Re: [CR]An answer to: ISO cog threading on a track hub?

(Example: Framebuilding:Technology)

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Date: Mon, 12 Sep 2005 13:29:28 -0400
From: "Sheldon Brown" <>
Subject: Re: [CR]An answer to: ISO cog threading on a track hub?

Kristopher Green wrote:
>Last week I sent a desperate email missive requesting information on
>why a NOS Gipiemme track hub I'd had built up that was stamped
>"Special ISO" permitted a standard Suntour cog to be threaded on by
>hand, but allowed that cog to spin impotently across the threads the
>moment leg power was applied.
>Thanks to those who replied, but the correct answer actually came from
>my local mechanic, framebuilder Bill Stevenson, who is a great source
>of wisdom, a good friend, and the anchor for our local road riding
>scene. Like me, he found nothing online, but an old Sutherland's
>manual revealed that the ISO standard did actually differ from
>longstanding cog threading conventions. In this case, ISO adopted the
>same pitch and diameter as that used for French bottom bracket cups.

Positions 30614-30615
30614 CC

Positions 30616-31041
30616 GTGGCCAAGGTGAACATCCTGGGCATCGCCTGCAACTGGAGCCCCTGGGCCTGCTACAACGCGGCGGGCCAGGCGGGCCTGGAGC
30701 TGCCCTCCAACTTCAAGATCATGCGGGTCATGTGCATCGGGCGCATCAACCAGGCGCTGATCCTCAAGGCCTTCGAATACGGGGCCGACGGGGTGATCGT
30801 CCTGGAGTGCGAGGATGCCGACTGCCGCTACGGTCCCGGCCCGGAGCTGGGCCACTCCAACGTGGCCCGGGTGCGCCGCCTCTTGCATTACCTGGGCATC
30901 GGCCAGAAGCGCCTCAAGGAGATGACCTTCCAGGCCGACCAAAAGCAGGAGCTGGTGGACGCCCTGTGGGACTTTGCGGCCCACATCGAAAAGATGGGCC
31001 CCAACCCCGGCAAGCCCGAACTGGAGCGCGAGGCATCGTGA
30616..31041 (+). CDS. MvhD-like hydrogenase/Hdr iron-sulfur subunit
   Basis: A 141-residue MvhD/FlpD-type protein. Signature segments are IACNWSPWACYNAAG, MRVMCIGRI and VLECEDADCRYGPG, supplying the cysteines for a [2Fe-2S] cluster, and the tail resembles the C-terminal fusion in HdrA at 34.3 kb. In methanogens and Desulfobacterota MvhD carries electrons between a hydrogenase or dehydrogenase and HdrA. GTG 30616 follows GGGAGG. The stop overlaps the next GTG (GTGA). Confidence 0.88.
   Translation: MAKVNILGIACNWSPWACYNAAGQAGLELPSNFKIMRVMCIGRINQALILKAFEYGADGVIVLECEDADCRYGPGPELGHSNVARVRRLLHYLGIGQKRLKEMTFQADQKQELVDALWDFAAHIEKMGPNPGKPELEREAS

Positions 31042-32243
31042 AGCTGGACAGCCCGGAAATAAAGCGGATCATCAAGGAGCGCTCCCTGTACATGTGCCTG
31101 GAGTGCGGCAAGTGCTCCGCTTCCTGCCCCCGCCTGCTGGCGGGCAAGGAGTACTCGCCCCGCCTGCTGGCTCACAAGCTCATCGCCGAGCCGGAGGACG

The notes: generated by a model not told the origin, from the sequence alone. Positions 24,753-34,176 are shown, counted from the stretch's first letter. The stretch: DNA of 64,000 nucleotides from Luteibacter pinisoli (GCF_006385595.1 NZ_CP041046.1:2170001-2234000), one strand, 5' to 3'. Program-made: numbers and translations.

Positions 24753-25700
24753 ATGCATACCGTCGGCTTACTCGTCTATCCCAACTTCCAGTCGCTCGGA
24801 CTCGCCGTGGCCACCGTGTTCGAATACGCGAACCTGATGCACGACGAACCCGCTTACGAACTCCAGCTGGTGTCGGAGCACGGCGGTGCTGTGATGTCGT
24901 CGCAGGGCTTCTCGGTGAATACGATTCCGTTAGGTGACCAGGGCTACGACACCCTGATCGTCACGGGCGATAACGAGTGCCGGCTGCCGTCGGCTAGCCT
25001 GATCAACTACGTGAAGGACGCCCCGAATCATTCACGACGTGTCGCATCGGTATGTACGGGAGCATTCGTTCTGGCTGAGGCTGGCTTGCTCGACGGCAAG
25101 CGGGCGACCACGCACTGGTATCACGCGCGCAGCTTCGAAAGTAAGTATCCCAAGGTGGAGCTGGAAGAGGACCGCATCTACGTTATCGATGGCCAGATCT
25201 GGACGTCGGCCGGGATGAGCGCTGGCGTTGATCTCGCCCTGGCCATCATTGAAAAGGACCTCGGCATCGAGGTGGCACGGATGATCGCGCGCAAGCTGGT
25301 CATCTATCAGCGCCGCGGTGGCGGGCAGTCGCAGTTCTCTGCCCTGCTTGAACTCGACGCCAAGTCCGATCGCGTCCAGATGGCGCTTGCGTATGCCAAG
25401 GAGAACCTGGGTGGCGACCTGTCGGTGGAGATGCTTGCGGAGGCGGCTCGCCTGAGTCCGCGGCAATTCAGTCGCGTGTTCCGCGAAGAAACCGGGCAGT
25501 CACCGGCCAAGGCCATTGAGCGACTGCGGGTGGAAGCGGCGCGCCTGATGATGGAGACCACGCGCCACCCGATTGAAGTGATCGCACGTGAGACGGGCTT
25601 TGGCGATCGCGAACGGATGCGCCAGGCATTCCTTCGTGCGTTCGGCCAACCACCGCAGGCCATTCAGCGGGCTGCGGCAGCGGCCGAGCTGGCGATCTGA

I don't believe that's correct.

My 4th and 7th edition Sutherlands' agree that ISO DIS 6698 specifies 1.375 (34.92 mm) x 24 tpi, 60 degree. This is for freewheels, but there is no separate listing for fixed sprockets.

This is the same as the ISO DIS 6696 standard for bottom bracket threads.

Old English standard is 1.370 (34.80 mm), 5 thousandths smaller. This is not generally enough to matter, but if that was the nature of the mismatch it would make an English sprocket a slightly tighter fit on an ISO hub.

French bottom brackets are larger, 35 mm (1.378"), with a slightly finer 1 mm (25.4 tpi) pitch.

If the hub was this size, you wouldn't be able to fit an ISO or English sprocket onto it.

I think the hub was marked "Special ISO" to distinguish it from the obsolete Italian size, 35 mm x 24 tpi.
>Longtime shadetree mechanics will recall that English cups will thread
>into French BB shells pretty nicely

English inside, French outside...that can "work." French inside, English outside, no go.
>(the cog went onto my hub like it
>was buttered), but that they won't stay put in use.

do the threads on the hub run pretty much all the way to the shoulder? Sometimes you can run out of engagement on a hub because the threads usually stop somewhere short of the shoulder. This is more often a problem with low-quality, thin stamped sprockets.

Given the general quality level and reputations of the brands involved, my guess is that the Gipiemme hub is defective. This is not a brand noted for quality.

Sheldon "ISO" Brown Newtonville, Massachusetts

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